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Sturge-Weber Syndrome: A Case Study

Garro, Sarah J. MSN, RN, NNP-BC; Bradshaw, Wanda T. MSN, RN, NNP-BC

doi: 10.1097/ANC.0000000000000060
Case of the Month

Sturge-Weber syndrome (SWS) is a rare, congenital neurocutaneous condition (affecting both the skin and the brain) characterized by a facial port-wine stain located specifically on the ophthalmic branch of the trigeminal nerve, cerebral vascular abnormalities, and potential eye involvement. The incidence of SWS is approximately 1 in 20,000 to 50,000 infants, and therefore all clinical presentations are important to discuss. This article describes a case presentation of SWS and then discusses the etiology, pathophysiology, management, diagnosis, and prognosis of SWS.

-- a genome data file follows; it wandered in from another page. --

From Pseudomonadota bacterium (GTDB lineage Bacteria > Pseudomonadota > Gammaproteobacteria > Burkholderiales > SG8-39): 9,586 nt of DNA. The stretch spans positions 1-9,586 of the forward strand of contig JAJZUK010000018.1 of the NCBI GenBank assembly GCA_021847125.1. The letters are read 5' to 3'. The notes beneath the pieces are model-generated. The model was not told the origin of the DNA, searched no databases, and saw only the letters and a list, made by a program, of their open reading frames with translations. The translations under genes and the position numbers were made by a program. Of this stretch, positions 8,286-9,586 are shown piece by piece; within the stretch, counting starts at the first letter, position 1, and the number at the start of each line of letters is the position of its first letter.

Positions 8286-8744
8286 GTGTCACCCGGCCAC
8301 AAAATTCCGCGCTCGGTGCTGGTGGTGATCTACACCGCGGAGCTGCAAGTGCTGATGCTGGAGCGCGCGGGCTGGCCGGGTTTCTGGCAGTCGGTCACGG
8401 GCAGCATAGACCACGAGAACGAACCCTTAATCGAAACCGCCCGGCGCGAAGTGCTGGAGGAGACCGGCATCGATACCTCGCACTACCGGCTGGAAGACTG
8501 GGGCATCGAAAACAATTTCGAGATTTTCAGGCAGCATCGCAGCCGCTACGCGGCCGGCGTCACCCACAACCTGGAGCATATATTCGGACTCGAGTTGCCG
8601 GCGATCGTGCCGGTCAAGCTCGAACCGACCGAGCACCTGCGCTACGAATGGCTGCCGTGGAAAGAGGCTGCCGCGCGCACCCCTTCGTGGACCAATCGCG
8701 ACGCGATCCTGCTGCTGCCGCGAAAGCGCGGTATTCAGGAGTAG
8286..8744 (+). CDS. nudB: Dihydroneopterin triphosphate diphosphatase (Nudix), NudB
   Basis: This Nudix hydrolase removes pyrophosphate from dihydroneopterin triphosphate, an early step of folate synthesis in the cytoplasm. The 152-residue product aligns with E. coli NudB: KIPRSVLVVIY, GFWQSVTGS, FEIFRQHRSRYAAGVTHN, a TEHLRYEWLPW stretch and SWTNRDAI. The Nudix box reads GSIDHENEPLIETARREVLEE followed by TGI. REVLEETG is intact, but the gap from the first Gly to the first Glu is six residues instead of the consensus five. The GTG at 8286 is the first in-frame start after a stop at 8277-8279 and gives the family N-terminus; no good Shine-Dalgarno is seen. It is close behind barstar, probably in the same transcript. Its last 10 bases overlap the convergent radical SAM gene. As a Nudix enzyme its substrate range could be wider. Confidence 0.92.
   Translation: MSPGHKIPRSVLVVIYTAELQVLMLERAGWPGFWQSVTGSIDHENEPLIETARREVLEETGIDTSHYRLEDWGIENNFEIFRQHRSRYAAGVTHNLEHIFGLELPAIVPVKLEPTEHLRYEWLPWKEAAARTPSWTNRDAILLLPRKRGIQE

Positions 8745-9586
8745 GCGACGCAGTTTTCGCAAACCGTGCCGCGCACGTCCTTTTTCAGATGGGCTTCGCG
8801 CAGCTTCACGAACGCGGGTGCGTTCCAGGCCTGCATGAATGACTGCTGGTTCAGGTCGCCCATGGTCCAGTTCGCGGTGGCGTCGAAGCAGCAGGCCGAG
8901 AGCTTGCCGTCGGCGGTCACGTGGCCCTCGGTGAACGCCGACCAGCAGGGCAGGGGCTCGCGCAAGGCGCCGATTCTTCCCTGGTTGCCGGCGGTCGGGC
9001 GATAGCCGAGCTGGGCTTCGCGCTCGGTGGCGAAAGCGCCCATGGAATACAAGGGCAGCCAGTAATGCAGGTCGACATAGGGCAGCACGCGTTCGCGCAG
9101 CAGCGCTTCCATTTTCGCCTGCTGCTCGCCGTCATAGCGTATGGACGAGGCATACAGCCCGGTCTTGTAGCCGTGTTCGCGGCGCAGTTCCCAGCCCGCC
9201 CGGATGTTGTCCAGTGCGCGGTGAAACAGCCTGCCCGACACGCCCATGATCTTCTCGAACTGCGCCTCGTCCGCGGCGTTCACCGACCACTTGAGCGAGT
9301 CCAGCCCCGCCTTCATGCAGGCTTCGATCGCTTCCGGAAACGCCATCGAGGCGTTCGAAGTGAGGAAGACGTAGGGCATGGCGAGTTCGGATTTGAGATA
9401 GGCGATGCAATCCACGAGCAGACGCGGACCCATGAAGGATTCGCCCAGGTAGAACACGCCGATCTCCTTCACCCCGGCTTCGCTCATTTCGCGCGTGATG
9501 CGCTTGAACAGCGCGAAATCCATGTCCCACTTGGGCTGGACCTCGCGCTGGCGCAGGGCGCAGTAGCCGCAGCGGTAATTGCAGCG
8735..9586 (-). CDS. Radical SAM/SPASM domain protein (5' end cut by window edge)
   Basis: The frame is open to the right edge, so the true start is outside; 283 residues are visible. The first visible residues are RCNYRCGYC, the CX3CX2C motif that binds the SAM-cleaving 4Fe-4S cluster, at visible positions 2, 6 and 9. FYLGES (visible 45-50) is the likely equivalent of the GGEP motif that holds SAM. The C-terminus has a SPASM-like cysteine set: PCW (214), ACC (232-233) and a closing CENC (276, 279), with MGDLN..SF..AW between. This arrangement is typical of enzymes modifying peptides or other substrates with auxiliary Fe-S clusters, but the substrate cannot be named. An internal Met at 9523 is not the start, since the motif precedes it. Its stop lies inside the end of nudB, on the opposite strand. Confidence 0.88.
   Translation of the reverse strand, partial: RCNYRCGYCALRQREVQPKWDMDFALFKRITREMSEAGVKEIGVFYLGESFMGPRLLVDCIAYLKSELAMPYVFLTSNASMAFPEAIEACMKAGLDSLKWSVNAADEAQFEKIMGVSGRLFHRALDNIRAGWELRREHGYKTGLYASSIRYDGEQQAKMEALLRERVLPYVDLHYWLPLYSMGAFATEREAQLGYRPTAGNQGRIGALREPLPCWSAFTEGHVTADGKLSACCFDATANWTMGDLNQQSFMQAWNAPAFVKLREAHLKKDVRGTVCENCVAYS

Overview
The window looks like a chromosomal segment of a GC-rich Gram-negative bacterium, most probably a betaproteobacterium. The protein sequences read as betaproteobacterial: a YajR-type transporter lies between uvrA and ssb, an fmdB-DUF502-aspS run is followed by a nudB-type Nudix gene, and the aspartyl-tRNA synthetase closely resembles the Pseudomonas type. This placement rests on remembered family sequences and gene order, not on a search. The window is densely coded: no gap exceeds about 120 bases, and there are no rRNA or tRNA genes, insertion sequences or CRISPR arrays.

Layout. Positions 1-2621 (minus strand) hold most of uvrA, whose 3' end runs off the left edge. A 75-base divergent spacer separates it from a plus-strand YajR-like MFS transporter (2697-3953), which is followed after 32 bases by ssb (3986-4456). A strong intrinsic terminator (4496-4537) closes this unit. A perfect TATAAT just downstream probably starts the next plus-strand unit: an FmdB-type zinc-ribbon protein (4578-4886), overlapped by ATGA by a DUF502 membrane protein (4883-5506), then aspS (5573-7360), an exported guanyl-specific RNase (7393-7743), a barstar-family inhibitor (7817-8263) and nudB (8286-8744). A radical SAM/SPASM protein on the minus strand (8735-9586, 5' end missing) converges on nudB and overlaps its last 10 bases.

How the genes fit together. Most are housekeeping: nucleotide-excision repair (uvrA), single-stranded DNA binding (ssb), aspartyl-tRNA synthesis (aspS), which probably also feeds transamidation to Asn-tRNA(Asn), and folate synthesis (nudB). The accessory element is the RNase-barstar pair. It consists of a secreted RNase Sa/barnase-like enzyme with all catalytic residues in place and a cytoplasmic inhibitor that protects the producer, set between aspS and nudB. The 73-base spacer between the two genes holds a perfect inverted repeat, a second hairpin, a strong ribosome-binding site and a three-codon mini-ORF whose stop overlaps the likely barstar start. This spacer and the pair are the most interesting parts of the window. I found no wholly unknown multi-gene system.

Duke University School of Nursing, Durham, North Carolina.

Correspondence: Sarah J. Garro, MSN, RN, NNP-BC, 307 Trent Dr, DUMC Box 3322, Durham, NC 27710 (

The authors declare no conflict of interest.

© 2014 by The National Association of Neonatal Nurses